“Cooking is alchemy and alchemy is cooking”
It’s such a shame that the books of Walter Moers haven’t become as popular as the Hunger Games or Twilight, because they are just as magical and just as imaginative. I thought I’d give you a literary taste of one of his greatest creations – and one of his tastiest!
If Walter Moers was a chef – he would be a cross between Heston Blumenthal, Gordon Ramsey and Willy Wonka. A German author of some marvelously bonkers and beautifully crafted children’s books (Rumo, The 13 1/2 lives of Captain Bluebeard, The City of Dreaming Books and The Alchemaster’s Apprentice) – Moers is a truly culinary genius on the page.
If you’ve read his book on “The City of Dreaming Books” you’ll be familiar with demonic Bee Bread and Midnight Oil Espresso. But Moers really flexes his taste-buds and lets his gastronomic juices explode in “The Alchemaster’s Apprentice.”
Ghoolion a malevolent alchemaster in the town of Malaisea rescues a starving Crat called Echo – in exchange for his body fat! Fat that the alchemaster uses for his alchemistic creations and preserving foul odors and beasties. Blurgh!! But Echo’s type of fat will actually bring him immortality. But, in return, Ghoolion will serve up this half-dead skin and bones Crat with some of the most delicious sounding food in the whole of the literary universe.
“The first course consisted of a tiny little dumpling afloat in a bowl of clear, orange-tinted broth….’Saffronised essence of tomato,’ Ghoolion said softly. ‘It’s obtained by skinning the finest sun-ripened tomatoes and placing them in a cloth suspended over a bowl. For the next three days, terrestrial gravity alone ensures that the tomato pulp deposits it liquor in the bowl, filtered through the clean linen drop by drop. That’s how one extracts the essential flavour – the very soul of the fruit. Then add some salt, a few grains of sugar and a dozen threads of saffron – precisely a dozen, mark you! – and simmer over a low flame for one whole day. The broth must never boil, or it will dissipate the soul of the tomato and taste of nothing at all….
‘Now for the dumpling. The meat it contains comes from salmon living in the most limpid rivers in Zamonia, the ones that flow into the Muchwater Marshes. Their waters are extremely dangerous – so clear that many people fail to see them until they’ve already fallen in and are drowning. As for the salmon, they’re reputed to be so happy, you can hear them laughing when the moon is full and they leap up the rapids in a vain attempt to reach it. They feed on nothing but little freshwater crayfish, which are considered a delicacy in themselves….they taste fruity, almost sweet, and give off an aroma of apricots.’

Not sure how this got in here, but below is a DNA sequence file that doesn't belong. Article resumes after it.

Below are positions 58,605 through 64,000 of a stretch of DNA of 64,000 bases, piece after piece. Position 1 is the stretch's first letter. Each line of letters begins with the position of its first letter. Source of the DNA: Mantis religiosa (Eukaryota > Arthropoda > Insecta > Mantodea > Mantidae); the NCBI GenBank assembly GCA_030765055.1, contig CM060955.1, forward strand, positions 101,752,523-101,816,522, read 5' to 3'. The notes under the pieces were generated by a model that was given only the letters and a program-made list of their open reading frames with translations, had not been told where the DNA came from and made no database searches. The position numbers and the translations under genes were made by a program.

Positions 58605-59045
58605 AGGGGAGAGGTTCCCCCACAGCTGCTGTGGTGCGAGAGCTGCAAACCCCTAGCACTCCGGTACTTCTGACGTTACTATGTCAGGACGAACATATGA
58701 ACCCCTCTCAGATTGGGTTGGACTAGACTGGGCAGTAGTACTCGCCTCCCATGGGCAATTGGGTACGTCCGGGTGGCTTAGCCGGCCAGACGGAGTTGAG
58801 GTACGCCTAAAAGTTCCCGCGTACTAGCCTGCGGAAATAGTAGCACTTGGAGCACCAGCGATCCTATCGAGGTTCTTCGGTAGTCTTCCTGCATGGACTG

‘I mash up the salmon meat,’ he went on, ‘season it with a pinch of salt and some herbs, add some miniscule cubes of candied onion, mould the mixture into a dumpling and roll it up in a sheet of rice paper no thicker than a puff of breath on a frosty windowpane. Then I suspend the dumpling on a string above a gently simmering saucepan full of delicious Blue Tea. The salmon dumpling dangles in the pale blue steam for the space of exactly seven thousand heartbeats, then it’s a point. I remove it from the rice paper, submerge it in the essence of tomato and it’s ready! Go on, try it.’ (p27)
Try Rick Stein’s Thai Fish Cakes recipe for something vaguely resembling Ghoolion’s fish dumplings.
Ghoolion’s gastronomic creations continue throughout the book.
“Poached turbot on a sea of milk, noodles baked in gold leaf, catfish and buttered shrimps, gurnard with twelve sauces, spider crab in paprika and brown sugar, grouse livers with essence of morel, pigeons in aspic, Midgard rabbits’ tongues in lavender sauce, stuffed marshhogs’ tails on a bed of blue cabbage, wishbone meat in lemon-balm jelly, chilled sea-slug soup with shaved crayfish tails.” (p32)
“Gloomberg Gorgonzola? A smidgen of Cape Coldfinger Camembert? A Bookholm Blue? Some creamy goat’s cheese from the Impic Alps? A slice of Murkholmian Mumblecheek? A tasty Florinthian Slithercurd, which melts on the tongue like butter when ripe? Or would you prefer something more powerful, for instance a Double Magma from the slopes of Mount Molehill, which is rolled in volcanic ash? ” (p253)
I’ve always meant to try Heston’s stringy cheese fondue recipe…a dish that delivers an almost impossible stringiness that can stretch around your living room. If only I had some Double Magma to add to it!